From Socialist Modern to Super-Natural Organicism: Cosmological Transformations Through Home Decor: Supplemental Material

This post builds on the research article “From Socialist Modern to Super-Natural Organicism: Cosmological Transformations Through Home Decor,” which was published in the November 2012 issue of the Society’s peer-reviewed journal, Cultural Anthropology.

Krisztina Fehérváry, "Dunaújváros panel concrete construction buildings from the 1970s with new OMV gas station in foreground." October 20, 2012.

Author's Publications

2011 "The Materiality of the New Family House: Postsocialist Fad or Middle-class Ideal? City and Society, 23(1): 18-41.

2011 "Polgári Lakáskultúra (Bourgeois Furnishings) and a Postsocialist Middle Class.Journal of Hungarian Studies. 25(2):267-286.

2009 "Goods and States: The Political Logic of State Socialist Material Culture." Comparative Studies in Society and History. 51(2):426-259.

2007 "Hungarian Horoscopes as a Genre of Postsocialist Transformation." Social Identities. 13(5):561-576.

2006 "Innocence Lost: Cinematic Representations of 1960s Consumerism for 1990s Hungary." Anthropology of East Europe Review. 24(2):54-61.

2002 "American Kitchens, Luxury Bathrooms and the Search for a 'Normal' Life in Post-socialist Hungary." Ethnos. 67(3):369-400.

1997 "'My Home is my Castle': the meaning of the family home in an ex-Socialist city" (in Hungarian). Cafe Babel (Budapest): (3)137-145.

1989 Editor/Translator of The Long Road to Revolution: The Hungarian Gulag 1945-1956. By István Fehérváry. Santa Fe, NM: Prolibertate Publishing.

Krisztina Fehérváry, "Imre Makovecz chapel, with wings and other anthropomorphic features at Siofok, Hungary." October 20, 2012.
Krisztina Fehérváry, "Organicist wall of undulating ochre stone with shrubs and iron lamppost plunked down in the otherwise modernist square in front of a socialist-era department store." October 20, 2012.

Discussion Questions

1) How does Fehérváry define "natural" in this article, and how does this definition relate to the material aspects or qualisigns of socialist products in Hungary?

2) How does this idea of "natural" (or rather "supernatural") contribute to inequality? Is inequality inherent to the idea itself, or is that simply a matter of historical coincidence in Hungary?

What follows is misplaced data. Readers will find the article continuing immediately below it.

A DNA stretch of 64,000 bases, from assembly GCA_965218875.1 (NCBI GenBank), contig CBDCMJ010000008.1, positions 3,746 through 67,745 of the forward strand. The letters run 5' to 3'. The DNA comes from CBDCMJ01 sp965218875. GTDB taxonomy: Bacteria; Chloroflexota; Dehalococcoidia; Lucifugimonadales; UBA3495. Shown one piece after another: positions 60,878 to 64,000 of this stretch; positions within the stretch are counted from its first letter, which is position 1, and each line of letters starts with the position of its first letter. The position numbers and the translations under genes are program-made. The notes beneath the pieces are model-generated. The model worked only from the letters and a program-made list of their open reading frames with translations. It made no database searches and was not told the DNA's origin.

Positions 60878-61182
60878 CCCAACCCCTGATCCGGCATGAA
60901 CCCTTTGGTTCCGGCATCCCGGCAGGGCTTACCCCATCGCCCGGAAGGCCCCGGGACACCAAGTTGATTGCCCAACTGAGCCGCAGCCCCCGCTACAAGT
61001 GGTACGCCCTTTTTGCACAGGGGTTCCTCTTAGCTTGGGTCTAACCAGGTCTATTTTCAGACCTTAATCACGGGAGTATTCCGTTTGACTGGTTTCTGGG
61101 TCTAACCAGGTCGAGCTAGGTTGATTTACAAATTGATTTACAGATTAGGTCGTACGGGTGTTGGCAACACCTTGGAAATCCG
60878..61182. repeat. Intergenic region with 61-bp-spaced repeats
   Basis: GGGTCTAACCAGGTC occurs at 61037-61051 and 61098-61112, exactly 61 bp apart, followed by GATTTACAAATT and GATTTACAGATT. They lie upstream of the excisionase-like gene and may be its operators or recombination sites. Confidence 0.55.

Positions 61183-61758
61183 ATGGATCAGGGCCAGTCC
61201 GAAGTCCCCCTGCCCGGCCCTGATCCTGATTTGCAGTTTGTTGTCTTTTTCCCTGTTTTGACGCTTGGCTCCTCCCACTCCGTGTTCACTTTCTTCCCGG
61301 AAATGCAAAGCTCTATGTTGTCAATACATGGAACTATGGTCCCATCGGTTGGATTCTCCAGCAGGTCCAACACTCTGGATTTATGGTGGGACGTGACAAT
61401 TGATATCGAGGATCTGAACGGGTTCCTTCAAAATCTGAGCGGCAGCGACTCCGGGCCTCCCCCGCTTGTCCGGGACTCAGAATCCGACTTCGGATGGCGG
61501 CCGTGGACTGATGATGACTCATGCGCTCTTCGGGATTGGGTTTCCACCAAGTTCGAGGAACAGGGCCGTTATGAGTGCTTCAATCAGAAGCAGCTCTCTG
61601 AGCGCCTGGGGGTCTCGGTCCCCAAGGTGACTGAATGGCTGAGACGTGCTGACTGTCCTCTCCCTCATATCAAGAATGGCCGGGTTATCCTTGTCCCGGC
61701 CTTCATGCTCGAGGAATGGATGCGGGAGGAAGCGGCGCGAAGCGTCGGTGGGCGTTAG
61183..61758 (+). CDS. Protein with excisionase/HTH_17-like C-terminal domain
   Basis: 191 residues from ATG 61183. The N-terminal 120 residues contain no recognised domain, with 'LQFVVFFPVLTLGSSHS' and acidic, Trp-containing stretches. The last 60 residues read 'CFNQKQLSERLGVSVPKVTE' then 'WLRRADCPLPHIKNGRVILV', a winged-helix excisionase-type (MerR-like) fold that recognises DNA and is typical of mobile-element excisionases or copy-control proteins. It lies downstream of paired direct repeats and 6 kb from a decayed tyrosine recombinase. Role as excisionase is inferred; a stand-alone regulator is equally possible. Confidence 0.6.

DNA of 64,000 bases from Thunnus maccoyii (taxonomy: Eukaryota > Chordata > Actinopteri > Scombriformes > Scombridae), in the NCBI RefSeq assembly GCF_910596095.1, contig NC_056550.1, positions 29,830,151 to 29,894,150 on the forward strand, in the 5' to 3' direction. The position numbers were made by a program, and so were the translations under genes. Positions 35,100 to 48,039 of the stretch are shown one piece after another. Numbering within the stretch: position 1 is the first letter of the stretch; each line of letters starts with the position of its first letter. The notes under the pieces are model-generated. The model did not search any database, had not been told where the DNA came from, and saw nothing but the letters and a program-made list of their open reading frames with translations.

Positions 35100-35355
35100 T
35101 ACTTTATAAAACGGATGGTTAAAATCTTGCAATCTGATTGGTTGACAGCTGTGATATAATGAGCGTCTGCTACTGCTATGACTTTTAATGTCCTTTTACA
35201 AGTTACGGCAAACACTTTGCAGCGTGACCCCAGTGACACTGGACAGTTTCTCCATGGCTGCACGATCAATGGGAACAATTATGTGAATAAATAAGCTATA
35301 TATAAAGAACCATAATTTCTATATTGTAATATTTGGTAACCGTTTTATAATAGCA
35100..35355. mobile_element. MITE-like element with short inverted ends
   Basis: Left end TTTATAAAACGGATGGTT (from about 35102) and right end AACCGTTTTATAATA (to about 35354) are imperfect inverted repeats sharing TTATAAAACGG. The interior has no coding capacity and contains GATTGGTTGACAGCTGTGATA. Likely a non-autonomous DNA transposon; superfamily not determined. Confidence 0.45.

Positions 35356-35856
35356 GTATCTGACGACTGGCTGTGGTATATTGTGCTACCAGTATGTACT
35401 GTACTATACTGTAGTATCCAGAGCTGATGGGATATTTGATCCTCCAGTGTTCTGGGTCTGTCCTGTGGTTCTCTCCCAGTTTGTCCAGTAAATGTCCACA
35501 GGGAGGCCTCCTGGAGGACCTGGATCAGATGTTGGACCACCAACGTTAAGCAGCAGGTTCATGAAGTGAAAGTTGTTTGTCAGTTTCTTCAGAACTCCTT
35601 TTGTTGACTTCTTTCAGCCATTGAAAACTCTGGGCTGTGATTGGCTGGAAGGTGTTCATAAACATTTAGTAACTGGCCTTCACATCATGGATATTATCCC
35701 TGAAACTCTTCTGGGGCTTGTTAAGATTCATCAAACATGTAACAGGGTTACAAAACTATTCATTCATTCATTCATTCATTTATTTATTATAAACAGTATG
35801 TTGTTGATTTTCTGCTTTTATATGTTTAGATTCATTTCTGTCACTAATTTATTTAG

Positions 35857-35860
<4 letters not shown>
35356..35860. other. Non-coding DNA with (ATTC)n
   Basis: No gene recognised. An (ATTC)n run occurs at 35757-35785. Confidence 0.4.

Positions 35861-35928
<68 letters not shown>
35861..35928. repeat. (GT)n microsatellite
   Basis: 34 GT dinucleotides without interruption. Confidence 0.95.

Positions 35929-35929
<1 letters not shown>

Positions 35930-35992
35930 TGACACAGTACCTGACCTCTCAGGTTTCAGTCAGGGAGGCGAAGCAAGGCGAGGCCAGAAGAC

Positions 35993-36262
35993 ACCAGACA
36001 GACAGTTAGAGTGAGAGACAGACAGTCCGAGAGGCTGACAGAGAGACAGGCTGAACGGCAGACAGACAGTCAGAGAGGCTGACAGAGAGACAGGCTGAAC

3) What is the importance of time in this article, particularly in relation to the idea of project? How does an apartment become representative of a "future past?"

4) How would you describe the different conceptions of personhood embedded in socialist modern and organicist aesthetics? How did changes in perceptions of these styles effect shifts in how Hungarians understood each other?

Krisztina Fehérváry, "From a feature entitled “Happy Panel” (“Vidám Panel”), in the home décor magazines Ter és Rend 1996, v. 18 (3). Note the use of wood and wicker, bright colors, and rounded elements (including mirror with undulating edge in the hallway)." October 20, 2012.
Krisztina Fehérváry, "Single family house in the style of organicist architect Imre Makovecz, with white curved walls, exposed wood beams, and red tile. 1997." October 20, 2012.

Related Readings

Comaroff, John L., and Jean Comaroff 1992 "Homemade Hegemony". In Ethnography and the Historical Imagination. Pp. 265–295. Boulder, CO: Westview Press.

Drazin, Adam. 2001. "A Man Will Get Furnished: Wood and Domesticity in Urban Romania." In Home Possessions. D. Miller, ed. Pp. 173–199. Oxford: Berg.

Harper, Krista. 2006. Wild Capitalism: Environmental Activists and Post-Socialist Ecology inHungary. Boulder, CO: East European Monographs, Columbia University Press.

Humphrey, Caroline. 2005. "Ideology in Infrastructure: Architecture and Soviet Imagination." Journal of the Royal Anthropological Institute (n.s.) 11:39–58.

Manning, Paul, and Anne Meneley. 2008. "Material Objects in Cosmological Worlds: An Introduction." Ethnos 73(3): 285–302.

Schneider, Jane. 1994. "In and Out of Polyester: Desire, Disdain and Global Fibre Competitions." Anthropology Today 10(4):2–10.